All of this inspired Montrealer Janet Torge to start tinkering with the baba yaga model to see how it could be replicated in Canada. Based on the same co-housing principles of living together without professional staff, Janet’s radical rest home concept is about getting together with a group of friends to find a place to live. Once you’ve moved in, you declare yourselves a radical rest home. 

    She is envisioning a Radical Resthome Association, which is currently a work in progress, to help with setting things up, figuring out resources and connecting with the broader rest home network. There is another group called Baba Housing in Canada that was inspired by the Montreuil babas and have ambassadors in many cities across the country.

    These models give us a glimpse of what is possible. But, as artist activist Ai Wei Wei put it

    “the world is not changing if you don’t shoulder the burden of responsibility”.

    In other words, it’s up to us. What would it take to implement these models in Canada? How can we shift our elder care to models that emphasize thriving not just surviving? How can we design systems that empower seniors to be self-reliant and make their own decisions? 

    I didn’t have time to mention these other aging and elder care initiatives but they are also awesome. Here are the links:

    • The AmazingsClasses, courses and wisdom from elders with amazing life experience
    • Fureai Kippu: "Caring Relationship Tickets" are based on the time bank concept; allow people to help seniors in their community and earn credits transferable to other cities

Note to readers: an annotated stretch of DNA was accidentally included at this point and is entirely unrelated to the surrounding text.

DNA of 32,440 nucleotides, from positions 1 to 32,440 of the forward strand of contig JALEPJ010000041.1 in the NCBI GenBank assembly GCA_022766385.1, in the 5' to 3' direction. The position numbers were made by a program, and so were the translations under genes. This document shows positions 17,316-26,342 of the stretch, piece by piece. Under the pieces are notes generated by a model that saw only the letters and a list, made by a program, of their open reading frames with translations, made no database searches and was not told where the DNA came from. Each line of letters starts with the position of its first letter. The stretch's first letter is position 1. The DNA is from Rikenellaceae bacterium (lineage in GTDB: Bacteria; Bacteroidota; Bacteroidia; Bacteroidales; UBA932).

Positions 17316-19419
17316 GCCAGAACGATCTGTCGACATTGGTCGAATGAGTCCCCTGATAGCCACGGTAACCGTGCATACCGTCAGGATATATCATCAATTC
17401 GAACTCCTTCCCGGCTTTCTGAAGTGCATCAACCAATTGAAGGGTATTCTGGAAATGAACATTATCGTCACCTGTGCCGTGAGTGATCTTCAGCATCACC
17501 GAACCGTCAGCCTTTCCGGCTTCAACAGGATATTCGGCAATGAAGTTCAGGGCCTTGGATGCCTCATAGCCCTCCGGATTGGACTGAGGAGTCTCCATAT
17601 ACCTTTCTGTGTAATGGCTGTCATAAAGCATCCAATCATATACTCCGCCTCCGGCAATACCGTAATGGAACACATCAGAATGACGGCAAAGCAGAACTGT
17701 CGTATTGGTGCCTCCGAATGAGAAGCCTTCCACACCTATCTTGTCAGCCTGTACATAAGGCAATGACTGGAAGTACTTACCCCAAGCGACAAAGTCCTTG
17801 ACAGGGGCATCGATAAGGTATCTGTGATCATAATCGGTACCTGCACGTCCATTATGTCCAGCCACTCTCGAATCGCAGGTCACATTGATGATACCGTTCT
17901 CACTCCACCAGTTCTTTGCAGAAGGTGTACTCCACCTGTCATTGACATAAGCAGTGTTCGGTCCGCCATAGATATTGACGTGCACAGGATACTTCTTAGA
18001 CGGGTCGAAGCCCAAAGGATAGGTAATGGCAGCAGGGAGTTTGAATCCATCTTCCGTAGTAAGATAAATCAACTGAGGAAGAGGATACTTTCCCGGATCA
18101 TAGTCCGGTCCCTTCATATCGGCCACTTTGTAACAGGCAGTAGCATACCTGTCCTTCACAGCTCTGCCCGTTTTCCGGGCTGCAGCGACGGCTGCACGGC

• Tyze: online tool that helps people care for others
    • Merevale House, UK20: small-scale domestic living where people are seen to be living and working together, sharing their community and daily life
    • Carebanks, Timebanks: helps seniors age-in-community irrespective their economic situation
    • Visiting Nurse Servicehigh-quality health care in the home and the community
    • Lotte Housenursing home where 23 men and women live like a family
    • Aging Studio, HDL: The Studio set out to articulate a new understanding of the ageing population
    • Age Unlimited, NESTA: program developing and trialling new services for 50-60 year olds to continue contributing to society
    • Weavers, InWithFor: Helping people balance caring with the rest of life
    • AgeLab MIT: innovation lab that designs, develops and deploys innovations focused on aging
    • Southwark Circle, Participle: membership-based service supporting +50 year olds to lead the lives they want to lead.

    If you’re inspired and want to do something about this topic, let’s talk! Or, you can reach me via email or twitter. Also, I will be adding to the thinkthrice.ca/eldercare page as I go.

  • What Is The True Nature Of Partnerships?

    What Is The True Nature Of Partnerships?

    (image via Derek Beres)

    [written for the Design with Dialogue blog]

    Despite being held at 6pm in the middle of the workweek, the monthly Design with Dialogue meet-up, now in it’s fifth year, has established quite a steady following. March’s topic ‘What is the True Nature of Partnerships’ led by Mary Pickering of the Toronto Atmospheric Fund attracted 30 or so individuals eager to engage as both listeners and contributors in authentic dialogue. The session was rich with insights. Here are my top take-aways around contracts, money and forces.

    CONTRACTS ARE USEFUL FOR THE PROCESS